Evidence Flashcards Preview

Induction + Modules > Evidence > Flashcards

Flashcards in Evidence Deck (90)
Loading flashcards...

Define: Evidence

“Evidence” is the term for the whole body of material which a court or tribunal – ie in criminal cases the Judge or jury – may take into account in reaching their decision.

Evidence may be in oral, written or visual form.


Define: Admissible evidence

Evidence is admissible if it is legally able to be received by a court.


Define: Relevance

Evidence is relevant “if it has a tendency to prove or disprove anything that is of consequence to the determination of a proceeding” (s7(3)of the Evidence Act 2006).


Define: Facts in issue

Facts in issue are those which:
• the prosecution must prove to establish the elements of the offence, or
• the defendant must prove to succeed with a defence, in respect of which he or she carries the burden of proof.


Define: Exclusionary rules

These are rules that exclude evidence (usually because it is unreliable, unduly prejudicial or otherwise unfair to admit it).


Define: Weight of evidence

The “weight” of evidence is its value in relation to the facts in issue. The value will depend on a wide range of factors, such as:
• the extent to which, if accepted, it is directly relevant to or conclusive of, those facts
• the extent to which it is supported or contradicted by other evidence produced
• the veracity of the witness.
The “weight” is the degree of probative force that can be accorded to the evidence.


Define: Offer Evidence

Evidence must be elicited before it is “offered”: Merely putting a proposition to a witness is not offering evidence; it becomes so when the witness accepts the proposition – s96(1) of the Evidence Act 2006.

Offering evidence in the Evidence Act 2006 includes eliciting evidence by cross-examination of a witness called by another party.


Define: Give Evidence

“Giving evidence” is included in “offering evidence”: a witness “gives evidence”; a party “offers evidence”. A party who testifies both gives and offers evidence.


Define Incriminate

To incriminate is to provide information that is reasonably likely to lead to, or increase the likelihood of, the prosecution of a person for a criminal offence.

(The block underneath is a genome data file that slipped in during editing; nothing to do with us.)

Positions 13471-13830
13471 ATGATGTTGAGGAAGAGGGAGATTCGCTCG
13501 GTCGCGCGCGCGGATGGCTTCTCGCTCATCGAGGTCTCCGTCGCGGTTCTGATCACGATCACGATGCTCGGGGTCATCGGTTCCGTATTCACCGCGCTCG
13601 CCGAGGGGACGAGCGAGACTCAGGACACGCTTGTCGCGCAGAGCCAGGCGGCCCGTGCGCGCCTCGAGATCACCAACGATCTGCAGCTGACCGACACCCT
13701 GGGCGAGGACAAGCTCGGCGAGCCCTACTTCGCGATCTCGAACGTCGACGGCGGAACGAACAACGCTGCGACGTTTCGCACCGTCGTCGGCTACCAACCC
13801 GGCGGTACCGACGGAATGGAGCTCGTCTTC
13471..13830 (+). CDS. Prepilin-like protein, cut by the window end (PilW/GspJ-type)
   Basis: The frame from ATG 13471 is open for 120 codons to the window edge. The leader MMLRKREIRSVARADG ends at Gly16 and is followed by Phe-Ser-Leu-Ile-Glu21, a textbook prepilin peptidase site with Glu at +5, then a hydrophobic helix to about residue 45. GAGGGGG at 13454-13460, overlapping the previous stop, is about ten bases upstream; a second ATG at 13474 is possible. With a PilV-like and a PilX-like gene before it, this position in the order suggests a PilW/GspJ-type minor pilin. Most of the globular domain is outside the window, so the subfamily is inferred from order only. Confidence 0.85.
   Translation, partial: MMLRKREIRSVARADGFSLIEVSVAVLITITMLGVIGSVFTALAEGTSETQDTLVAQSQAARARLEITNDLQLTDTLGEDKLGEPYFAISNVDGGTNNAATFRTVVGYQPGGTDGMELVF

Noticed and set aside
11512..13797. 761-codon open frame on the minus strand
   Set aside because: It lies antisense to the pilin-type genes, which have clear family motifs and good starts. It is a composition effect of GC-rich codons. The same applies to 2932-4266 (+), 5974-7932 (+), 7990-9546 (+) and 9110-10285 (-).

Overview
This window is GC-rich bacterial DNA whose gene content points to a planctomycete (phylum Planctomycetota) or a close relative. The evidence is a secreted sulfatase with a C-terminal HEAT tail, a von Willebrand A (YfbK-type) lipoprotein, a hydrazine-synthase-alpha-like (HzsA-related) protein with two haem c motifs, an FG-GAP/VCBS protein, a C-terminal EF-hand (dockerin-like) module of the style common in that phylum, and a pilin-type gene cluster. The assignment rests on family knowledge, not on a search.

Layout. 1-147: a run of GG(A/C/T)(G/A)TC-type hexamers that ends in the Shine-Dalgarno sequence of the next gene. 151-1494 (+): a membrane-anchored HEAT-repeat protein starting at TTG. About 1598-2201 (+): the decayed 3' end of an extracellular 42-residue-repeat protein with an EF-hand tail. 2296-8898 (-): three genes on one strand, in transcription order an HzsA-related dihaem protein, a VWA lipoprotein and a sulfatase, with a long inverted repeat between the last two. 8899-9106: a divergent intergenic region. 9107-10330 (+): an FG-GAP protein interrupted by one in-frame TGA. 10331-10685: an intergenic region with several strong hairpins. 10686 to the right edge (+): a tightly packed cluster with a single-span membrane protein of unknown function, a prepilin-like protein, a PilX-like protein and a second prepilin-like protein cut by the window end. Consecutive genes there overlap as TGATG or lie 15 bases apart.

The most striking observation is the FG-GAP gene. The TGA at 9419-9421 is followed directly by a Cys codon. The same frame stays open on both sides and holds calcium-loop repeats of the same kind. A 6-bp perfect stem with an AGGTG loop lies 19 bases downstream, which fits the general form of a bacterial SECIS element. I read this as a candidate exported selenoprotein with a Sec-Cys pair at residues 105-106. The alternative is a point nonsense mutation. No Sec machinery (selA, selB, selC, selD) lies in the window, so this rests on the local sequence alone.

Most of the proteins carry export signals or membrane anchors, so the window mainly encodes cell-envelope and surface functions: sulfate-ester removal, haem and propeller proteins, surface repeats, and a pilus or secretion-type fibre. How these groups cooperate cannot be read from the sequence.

Define: Proceeding

This means a proceeding conducted by a court, and any application to a court connected with a proceeding.


Define: Statement

This is a spoken or written assertion by a person, or non-verbal conduct of a person intended by that person as an assertion of any matter.


Define: Witness

This is a person who gives evidence and is able to be cross-examined in a proceeding.


Define: Hearsay statement

This is a statement that was made by a person other than a witness, and is offered in evidence in the proceeding to prove the truth of its contents.


Define: Veracity

This is the disposition of a person to refrain from lying, whether generally or in a proceeding.


Define: Propensity

Propensity evidence is evidence about a person’s propensity to act in a particular way or have a particular state of mind, and includes evidence of acts, omissions, events or circumstances with which a person is alleged to have been involved.


Define: Direct evidence

This is any evidence given by a witness as to a fact in issue that he or she has seen, heard or otherwise experienced (e.g. an eyewitness who states that she saw the defendant stab the complainant with a knife).


Define: Circumstantial evidence

This is evidence of circumstances that do not directly prove any fact in issue, but which allow inferences about the existence of those facts to be drawn (e.g. the defendant was seen in the vicinity of the scene of the crime).


Define: Enforcement agency